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NEWS

Bank of England looks to shine a light on private equity leverage

By Huw Jones

LONDON (Reuters) – Regulators need to shine a light on the $8 trillion global private equity sector, as opaque leverage makes it hard to get a picture of the risks it poses to financial stability, jobs and growth, a Bank of England official said on Monday.

Private equity funds, part of wider market based finance, use pools of capital, largely from institutional investors, to invest in non-publicly traded companies.

“Shining a light on the current dynamics in the private equity market is crucial at this juncture, given the important role the sector plays for the real economy,” executive director Nathanael Benjamin told a Bloomberg event.

Globally, assets under management in the private equity sector have increased to around $8 trillion in 2023, from about $2 trillion in 2013, Benjamin said.

The sector provides about 250 billion pounds ($309 billion) in funding to British businesses, especially in software communications, IT, and media sectors.

“Recent developments in that market have the potential to disrupt the supply of funding to real economy companies in a stress. And to cause systemic institutions – such as banks – to experience significant and correlated losses on their exposures linked to private equity,” Benjamin added.

The BoE is looking at the sector now because interest rates have risen, hitting highly-leveraged companies backed by PE, along with the lack of exit for PE fund investments, putting pressure on valuations sold in secondary markets.

“Some people have been stuck. And this has catalysed the development of new types of leverage,” Benjamin said.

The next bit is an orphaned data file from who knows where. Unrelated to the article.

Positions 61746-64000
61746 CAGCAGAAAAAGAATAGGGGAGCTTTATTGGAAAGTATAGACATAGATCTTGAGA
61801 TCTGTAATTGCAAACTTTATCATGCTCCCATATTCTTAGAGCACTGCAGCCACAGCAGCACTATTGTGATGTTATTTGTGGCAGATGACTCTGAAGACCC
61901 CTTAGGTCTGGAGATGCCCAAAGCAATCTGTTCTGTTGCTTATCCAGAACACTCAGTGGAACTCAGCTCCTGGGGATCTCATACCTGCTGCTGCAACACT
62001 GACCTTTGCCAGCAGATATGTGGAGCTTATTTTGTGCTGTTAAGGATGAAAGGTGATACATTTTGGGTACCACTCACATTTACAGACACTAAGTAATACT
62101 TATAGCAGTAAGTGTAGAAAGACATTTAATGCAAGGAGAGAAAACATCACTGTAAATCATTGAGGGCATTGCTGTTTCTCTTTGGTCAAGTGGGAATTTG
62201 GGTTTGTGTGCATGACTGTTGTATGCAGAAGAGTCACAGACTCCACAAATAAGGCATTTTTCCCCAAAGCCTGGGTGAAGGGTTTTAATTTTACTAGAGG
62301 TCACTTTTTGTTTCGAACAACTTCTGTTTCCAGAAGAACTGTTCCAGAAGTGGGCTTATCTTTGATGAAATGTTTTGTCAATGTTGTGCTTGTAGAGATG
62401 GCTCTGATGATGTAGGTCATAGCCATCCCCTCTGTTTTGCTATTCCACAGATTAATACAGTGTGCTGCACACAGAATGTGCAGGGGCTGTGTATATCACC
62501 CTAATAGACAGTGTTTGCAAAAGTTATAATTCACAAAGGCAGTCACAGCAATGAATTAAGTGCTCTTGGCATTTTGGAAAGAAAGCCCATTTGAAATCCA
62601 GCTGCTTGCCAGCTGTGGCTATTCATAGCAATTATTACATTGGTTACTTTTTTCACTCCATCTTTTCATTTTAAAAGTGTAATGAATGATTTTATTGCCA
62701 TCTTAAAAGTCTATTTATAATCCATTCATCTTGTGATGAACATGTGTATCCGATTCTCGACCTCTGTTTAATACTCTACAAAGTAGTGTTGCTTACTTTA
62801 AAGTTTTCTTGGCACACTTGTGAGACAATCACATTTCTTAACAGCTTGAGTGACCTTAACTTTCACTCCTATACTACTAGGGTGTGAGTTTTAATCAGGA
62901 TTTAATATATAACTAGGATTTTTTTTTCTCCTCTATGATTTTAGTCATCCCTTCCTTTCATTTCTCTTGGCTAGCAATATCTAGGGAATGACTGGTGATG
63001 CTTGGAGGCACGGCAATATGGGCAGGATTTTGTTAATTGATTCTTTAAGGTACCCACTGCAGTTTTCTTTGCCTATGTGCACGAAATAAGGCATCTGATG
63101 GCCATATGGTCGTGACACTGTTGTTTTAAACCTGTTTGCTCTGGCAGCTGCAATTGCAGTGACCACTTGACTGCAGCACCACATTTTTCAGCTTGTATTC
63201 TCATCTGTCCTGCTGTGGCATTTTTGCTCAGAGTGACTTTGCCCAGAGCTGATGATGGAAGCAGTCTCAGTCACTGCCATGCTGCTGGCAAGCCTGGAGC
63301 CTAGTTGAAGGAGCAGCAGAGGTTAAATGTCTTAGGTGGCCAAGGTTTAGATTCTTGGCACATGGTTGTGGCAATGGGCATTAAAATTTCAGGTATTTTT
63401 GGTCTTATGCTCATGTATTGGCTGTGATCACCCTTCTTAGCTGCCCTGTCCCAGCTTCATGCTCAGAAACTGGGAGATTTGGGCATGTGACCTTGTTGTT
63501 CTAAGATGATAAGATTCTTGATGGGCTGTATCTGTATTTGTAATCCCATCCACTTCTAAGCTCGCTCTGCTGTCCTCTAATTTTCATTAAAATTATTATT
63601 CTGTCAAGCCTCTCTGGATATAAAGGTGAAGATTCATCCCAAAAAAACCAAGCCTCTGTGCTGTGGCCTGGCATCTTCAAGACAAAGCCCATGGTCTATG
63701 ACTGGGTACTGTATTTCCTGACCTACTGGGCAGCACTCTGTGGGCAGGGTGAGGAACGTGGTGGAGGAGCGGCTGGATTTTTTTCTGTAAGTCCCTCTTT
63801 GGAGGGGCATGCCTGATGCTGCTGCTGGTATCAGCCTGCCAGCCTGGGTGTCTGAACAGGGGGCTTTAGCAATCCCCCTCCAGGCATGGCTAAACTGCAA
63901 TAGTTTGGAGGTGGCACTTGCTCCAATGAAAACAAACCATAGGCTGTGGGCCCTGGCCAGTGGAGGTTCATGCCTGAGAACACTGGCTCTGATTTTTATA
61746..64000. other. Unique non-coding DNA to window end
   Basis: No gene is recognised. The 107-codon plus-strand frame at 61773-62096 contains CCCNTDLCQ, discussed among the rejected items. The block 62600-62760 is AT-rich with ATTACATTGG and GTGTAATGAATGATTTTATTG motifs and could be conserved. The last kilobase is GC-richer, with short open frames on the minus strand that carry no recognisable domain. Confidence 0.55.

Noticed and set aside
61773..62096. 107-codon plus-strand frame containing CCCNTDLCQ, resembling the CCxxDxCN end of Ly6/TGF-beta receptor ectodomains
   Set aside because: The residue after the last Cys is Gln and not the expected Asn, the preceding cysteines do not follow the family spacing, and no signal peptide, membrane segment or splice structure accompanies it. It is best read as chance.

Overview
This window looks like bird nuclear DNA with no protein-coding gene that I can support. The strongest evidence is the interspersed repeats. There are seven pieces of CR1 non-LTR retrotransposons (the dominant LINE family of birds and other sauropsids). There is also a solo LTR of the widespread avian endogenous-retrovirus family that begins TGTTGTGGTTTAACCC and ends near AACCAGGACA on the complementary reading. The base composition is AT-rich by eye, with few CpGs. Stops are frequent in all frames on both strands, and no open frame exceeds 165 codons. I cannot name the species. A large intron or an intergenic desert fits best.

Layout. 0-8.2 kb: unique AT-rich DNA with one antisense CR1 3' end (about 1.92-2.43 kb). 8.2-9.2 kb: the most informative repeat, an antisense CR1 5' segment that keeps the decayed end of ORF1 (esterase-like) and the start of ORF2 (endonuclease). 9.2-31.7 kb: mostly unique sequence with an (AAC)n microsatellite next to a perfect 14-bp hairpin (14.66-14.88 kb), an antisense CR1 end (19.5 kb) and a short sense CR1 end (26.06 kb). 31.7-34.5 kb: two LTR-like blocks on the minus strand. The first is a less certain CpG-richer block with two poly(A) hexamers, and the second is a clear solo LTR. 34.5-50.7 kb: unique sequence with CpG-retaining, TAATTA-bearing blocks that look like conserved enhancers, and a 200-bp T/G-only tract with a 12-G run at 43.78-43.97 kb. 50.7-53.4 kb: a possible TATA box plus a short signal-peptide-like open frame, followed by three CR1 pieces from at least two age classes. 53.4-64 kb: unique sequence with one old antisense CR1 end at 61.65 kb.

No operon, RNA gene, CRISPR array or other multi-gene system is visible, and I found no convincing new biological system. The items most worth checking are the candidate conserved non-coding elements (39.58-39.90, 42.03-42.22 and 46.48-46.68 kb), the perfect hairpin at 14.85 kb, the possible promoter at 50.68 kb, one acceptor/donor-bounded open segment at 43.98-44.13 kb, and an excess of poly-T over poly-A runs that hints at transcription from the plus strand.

HOMEWORK

The British Private Equity and Venture Capital Association (BVCA) said the sector generated 137 billion pounds, equivalent to 6% of economic growth, in 2023 by private-capital backed businesses.

“The private capital industry stands ready to detail how it has played a vital role in the UK economy for over 40 years, showing its resilience through different economic cycles,” BVCA Chief Executive Michael Moore said in a statement.

The BoE said last month it was taking a deeper look at risks in the sector, and Benjamin said it was now focusing on “doing its homework” before considering rule changes.

However, as with other reforms in market based finance, any action would have to be taken internationally, rather than domestically, to be effective, meaning the case for change is needed first to forge a consensus among regulators.

“It’s important to evaluate the facts in a dispassionate way before jumping to conclusions,” he said.

Any rules that could restrict inward investment by private equity would be closely scrutinised by Britain’s cash-strapped government.

($1 = 0.8093 pounds)

 

(Reporting by Huw Jones; Editing by Toby Chopra, Emelia Sithole-Matarise and Alexander Smith)

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